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Mysteries: Who Killed Thai Khac Chuyen? Not I, Said the CIA

3 minute read

Who Killed Thai Khac Chuyen?

Not I, Said the CIA

Silence and secrecy are articles of faith and a way of life in the high-security halls of the Central Intelligence Agency. It took a murky internecine dispute with the U.S. Army to force the CIA to step forward last week to tell its side of the strange story of Thai Khac Chuyen, a supposed Vietnamese double agent killed late in June. Eight members of the U.S. Special Forces, including the Green Beret commander in Viet Nam, Colonel Robert Rheault,* are under arrest in Long Binh. A civilian lawyer for one of the Green Berets has hinted that Chuyen worked for the CIA and that it ordered his execution by the Green Berets when he was discovered to be a North Vietnamese agent as well.

Not so, says the CIA. About a year ago, the agency decided to limit its work in Viet Nam to intelligence monitoring, and handed over active spying operations to the Green Berets. In mid-June, however, as the CIA tells it, the Green Berets came to the CIA for advice on what to do with a Vietnamese —whom they did not then identify—suspected of being a double agent. The CIA claims that it said that it could do nothing to help, but strongly urged the Green Berets not to kill the man. The agency repeated the advice after learning the agent’s name from the Green Berets a few days later. The CIA says that it had not heard of Chuyen before that moment.

Piqued Leak. Nonetheless, Chuyen was killed shortly thereafter. A Green Beret sergeant, Alvin Smith Jr., now one of the eight under detention, came to the CIA office in Nha Trang, explained that Chuyen had been executed, and asked for protection from “a bunch of wild men” in his outfit. The CIA agent alerted the Army’s Criminal Investigation Division, which moved Smith to Saigon. General Creighton Abrams, the U.S. commander in Viet Nam, ordered a full-scale probe that led to the arrests. The Green Berets, according to the CIA, at first insisted that Chuyen had been sent on a mission and had simply not returned; later, some changed their tune. The CIA version does not explain the exact role of Colonel Rheault. One theory is that he demanded to be arrested with his subordinates, taking a commander’s responsibility for what they did.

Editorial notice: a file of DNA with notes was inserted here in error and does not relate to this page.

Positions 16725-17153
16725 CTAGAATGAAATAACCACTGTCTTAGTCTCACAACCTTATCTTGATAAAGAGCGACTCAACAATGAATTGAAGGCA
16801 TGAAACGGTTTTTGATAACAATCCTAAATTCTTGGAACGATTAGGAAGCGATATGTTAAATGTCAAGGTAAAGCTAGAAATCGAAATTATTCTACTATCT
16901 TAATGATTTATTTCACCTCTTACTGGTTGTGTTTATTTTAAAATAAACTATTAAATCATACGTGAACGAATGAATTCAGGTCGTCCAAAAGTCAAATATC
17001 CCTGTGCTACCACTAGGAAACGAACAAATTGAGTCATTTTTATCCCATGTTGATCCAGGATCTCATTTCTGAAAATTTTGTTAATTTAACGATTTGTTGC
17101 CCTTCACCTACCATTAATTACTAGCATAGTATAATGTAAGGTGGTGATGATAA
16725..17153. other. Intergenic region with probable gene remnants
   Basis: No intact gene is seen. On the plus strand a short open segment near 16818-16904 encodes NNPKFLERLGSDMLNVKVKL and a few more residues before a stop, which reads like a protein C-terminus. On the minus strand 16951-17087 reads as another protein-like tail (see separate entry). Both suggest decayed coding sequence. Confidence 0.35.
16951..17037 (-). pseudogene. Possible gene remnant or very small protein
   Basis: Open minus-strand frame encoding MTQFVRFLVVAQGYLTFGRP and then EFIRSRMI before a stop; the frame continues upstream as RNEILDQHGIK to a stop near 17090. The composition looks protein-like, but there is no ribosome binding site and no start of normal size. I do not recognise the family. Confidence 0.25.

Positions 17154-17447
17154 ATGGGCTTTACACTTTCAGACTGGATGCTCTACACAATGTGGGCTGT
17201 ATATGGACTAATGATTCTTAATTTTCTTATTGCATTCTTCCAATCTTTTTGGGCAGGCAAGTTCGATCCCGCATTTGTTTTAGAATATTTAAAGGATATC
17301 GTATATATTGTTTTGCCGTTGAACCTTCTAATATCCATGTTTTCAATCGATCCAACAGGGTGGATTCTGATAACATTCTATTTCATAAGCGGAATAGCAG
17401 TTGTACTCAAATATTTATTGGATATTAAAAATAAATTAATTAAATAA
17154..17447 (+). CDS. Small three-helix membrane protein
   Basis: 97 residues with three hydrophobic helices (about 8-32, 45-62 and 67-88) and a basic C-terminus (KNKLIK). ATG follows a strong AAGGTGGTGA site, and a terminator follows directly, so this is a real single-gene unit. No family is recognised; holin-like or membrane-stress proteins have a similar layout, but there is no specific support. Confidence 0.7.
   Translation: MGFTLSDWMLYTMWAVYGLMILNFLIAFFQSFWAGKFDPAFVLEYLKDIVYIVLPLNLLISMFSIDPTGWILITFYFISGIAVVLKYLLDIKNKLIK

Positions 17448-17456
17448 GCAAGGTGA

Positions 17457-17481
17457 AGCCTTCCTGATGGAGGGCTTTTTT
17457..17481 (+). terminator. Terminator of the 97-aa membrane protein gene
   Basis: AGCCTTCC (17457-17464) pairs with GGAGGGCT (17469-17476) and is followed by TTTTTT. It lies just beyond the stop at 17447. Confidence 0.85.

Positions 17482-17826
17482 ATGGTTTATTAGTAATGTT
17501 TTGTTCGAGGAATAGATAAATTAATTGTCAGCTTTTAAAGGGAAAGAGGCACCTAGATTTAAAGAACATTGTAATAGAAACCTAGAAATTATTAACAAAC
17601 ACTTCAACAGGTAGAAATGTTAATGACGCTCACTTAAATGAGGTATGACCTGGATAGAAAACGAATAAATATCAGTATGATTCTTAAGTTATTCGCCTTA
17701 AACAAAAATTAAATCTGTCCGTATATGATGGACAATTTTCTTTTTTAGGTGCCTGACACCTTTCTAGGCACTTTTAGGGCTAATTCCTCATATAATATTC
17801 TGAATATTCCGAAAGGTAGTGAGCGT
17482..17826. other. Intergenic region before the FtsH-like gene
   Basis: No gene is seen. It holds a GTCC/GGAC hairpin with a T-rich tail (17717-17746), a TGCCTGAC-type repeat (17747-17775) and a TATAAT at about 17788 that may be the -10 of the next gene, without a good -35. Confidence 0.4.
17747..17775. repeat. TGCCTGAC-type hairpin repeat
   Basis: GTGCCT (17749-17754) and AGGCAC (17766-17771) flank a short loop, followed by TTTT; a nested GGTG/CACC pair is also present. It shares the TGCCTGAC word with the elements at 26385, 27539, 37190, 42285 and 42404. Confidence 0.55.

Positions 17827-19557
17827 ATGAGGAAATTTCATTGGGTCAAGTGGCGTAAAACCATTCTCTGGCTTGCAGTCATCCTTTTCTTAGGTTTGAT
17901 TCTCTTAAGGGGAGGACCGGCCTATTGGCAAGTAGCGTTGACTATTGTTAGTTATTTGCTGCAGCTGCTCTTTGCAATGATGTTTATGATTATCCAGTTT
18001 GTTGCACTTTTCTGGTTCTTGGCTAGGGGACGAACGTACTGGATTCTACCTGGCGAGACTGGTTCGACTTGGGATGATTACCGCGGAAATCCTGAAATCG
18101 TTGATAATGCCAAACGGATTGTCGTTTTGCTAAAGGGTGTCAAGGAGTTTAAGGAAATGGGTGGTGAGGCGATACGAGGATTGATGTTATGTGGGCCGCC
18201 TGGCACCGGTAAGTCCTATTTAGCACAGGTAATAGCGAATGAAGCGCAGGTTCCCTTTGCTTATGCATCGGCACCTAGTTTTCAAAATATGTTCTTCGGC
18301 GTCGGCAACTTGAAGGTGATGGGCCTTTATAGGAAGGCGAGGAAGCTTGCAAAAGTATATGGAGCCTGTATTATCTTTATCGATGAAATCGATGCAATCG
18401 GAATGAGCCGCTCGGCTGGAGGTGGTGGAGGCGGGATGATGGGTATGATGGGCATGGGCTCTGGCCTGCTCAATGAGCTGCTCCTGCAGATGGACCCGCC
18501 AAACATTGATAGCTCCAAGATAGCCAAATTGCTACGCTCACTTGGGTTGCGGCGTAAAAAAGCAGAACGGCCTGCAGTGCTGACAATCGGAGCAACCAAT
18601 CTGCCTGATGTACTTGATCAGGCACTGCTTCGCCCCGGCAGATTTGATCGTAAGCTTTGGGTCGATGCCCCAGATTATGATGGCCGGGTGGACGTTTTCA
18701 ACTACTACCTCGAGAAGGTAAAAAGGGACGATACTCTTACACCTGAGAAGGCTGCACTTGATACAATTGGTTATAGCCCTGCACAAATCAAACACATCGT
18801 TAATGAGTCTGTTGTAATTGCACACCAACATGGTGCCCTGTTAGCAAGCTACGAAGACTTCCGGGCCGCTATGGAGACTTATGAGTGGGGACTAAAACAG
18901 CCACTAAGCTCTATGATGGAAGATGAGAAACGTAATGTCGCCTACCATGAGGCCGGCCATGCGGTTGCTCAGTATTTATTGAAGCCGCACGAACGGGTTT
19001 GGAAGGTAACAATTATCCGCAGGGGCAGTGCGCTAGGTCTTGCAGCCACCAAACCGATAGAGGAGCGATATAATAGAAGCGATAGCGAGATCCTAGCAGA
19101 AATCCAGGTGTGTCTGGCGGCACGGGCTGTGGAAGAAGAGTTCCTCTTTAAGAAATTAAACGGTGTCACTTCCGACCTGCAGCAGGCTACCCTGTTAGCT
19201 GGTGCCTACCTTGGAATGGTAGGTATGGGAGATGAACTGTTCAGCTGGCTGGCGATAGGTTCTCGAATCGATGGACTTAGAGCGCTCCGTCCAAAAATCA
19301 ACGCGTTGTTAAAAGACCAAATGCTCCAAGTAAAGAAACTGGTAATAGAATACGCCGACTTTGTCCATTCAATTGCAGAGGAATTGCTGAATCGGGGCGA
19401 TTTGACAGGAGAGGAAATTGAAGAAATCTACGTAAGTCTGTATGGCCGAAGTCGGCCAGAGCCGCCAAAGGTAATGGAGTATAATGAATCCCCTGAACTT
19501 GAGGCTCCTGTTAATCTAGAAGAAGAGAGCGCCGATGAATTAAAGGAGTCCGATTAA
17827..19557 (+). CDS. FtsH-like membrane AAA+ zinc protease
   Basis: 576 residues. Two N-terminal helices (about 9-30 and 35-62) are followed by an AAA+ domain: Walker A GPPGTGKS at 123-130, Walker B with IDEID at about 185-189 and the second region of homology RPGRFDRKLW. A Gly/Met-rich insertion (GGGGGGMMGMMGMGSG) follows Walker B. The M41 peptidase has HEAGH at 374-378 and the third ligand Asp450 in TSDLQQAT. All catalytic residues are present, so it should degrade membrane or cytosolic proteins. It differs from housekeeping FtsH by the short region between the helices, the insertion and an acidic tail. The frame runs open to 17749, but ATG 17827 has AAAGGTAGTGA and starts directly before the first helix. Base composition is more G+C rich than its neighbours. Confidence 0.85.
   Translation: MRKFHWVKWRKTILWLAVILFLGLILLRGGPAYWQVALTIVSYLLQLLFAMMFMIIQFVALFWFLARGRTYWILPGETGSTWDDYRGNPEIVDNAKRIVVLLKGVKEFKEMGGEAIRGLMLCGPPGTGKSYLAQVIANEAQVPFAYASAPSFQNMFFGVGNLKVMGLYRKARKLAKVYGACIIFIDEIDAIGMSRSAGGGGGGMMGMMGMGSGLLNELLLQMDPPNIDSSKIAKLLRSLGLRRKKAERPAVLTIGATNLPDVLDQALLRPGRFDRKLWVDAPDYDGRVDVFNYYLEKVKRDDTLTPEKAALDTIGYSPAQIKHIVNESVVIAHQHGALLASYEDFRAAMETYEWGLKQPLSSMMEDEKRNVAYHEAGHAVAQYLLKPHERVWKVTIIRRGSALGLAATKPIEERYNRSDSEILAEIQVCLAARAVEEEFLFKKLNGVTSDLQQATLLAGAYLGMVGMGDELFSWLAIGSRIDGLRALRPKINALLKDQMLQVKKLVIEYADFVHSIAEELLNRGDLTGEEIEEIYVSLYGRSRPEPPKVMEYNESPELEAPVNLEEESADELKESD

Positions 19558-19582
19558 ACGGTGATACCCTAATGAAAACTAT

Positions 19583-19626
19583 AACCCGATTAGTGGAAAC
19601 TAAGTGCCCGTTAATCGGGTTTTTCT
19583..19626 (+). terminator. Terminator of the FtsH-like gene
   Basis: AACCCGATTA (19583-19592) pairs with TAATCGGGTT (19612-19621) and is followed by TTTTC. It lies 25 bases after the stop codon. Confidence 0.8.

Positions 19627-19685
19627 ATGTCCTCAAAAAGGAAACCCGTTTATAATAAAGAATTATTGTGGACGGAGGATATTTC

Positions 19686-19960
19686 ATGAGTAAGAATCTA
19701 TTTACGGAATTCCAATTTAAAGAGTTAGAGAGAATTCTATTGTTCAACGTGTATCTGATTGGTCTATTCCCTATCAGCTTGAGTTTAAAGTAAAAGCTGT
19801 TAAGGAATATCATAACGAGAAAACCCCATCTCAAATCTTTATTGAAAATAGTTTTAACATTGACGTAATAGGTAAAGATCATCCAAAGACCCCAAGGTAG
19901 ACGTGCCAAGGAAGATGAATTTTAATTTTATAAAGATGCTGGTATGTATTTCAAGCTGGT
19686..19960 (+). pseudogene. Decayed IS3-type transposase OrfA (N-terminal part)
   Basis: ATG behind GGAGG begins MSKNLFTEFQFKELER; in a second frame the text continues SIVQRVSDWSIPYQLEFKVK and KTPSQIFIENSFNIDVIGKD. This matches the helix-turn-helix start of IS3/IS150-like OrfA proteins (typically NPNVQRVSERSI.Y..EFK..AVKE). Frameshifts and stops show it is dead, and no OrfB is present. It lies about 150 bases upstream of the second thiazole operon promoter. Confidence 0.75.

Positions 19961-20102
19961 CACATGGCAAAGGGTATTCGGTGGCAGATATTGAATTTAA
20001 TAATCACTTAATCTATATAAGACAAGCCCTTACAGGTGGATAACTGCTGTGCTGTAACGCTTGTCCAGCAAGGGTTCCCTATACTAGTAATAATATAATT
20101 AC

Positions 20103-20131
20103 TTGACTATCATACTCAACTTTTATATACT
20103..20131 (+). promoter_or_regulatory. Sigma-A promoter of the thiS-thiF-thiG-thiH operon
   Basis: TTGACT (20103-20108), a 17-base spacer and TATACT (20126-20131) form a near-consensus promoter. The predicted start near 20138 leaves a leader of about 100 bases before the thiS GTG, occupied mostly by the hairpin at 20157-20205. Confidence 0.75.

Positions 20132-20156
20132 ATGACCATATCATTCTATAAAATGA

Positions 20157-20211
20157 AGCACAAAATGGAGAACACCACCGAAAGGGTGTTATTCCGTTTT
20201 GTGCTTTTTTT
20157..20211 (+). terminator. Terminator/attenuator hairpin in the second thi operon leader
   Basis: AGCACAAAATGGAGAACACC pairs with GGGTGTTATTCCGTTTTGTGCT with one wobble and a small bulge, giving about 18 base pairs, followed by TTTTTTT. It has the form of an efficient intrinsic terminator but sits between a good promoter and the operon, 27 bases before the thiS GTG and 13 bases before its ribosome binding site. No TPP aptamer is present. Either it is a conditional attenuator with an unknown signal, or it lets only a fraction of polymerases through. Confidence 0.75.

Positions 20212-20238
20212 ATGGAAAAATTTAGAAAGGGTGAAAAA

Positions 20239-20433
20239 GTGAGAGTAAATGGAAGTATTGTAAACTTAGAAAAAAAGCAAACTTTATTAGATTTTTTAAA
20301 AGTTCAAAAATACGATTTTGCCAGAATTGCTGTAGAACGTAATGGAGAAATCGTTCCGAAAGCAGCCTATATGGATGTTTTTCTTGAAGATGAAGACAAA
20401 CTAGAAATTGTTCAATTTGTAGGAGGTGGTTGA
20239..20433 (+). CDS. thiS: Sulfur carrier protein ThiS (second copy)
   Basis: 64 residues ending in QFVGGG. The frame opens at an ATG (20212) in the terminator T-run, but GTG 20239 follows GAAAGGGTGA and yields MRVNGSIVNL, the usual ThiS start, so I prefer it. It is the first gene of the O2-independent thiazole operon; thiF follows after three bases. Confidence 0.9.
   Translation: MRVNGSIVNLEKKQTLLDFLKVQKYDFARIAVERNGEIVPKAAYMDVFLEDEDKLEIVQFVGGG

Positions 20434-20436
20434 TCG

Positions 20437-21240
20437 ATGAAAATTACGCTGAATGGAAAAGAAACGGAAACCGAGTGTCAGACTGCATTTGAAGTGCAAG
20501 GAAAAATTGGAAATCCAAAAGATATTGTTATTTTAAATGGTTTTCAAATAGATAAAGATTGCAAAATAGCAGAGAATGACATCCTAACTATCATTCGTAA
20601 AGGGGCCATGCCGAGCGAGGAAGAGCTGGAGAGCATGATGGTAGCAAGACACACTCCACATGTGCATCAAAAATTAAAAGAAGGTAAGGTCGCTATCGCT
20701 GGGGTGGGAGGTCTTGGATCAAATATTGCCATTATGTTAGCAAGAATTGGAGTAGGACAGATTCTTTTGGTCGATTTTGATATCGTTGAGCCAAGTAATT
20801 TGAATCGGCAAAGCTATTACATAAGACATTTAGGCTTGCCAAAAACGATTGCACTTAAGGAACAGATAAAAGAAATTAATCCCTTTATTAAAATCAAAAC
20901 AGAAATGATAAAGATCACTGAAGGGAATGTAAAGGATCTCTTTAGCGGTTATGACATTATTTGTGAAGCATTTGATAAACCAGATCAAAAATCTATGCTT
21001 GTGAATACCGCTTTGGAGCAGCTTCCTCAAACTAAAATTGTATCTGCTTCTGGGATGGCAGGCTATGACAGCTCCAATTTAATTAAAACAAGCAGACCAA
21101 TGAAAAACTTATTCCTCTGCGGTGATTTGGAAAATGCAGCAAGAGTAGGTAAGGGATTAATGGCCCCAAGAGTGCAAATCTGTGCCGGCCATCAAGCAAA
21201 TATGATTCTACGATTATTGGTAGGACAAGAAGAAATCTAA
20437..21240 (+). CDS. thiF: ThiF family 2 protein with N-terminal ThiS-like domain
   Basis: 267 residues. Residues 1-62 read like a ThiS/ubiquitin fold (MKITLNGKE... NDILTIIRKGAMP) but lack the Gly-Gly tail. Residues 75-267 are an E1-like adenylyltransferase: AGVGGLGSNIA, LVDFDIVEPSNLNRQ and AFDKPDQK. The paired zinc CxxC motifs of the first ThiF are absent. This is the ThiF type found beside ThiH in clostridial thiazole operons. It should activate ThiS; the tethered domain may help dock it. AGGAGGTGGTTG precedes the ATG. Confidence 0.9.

Why has the CIA broken its customary silence since the arrests? Apparently out of pique at the Army. CIA men in Saigon reportedly asked General Abrams to explain publicly that the agency was not involved in the killing of Chuyen; Abrams refused. Then, in Washington, the agency turned to Army Secretary Stanley Resor, pleading at length to be let off the hook of complicity in Chuyen’s death. Once more it got no satisfaction, so now it is leaking its case to the public.

*Rheault was relieved of his command and replaced by Colonel Alexander Lemberes, a military troubleshooter who subsequently broke a leg in a parachute jump. Last week the Army announced that Lemberes will be succeeded by Colonel Michael Healy, now a 9th Infantry Division brigade commander, who has been a Green Beret since 1954.

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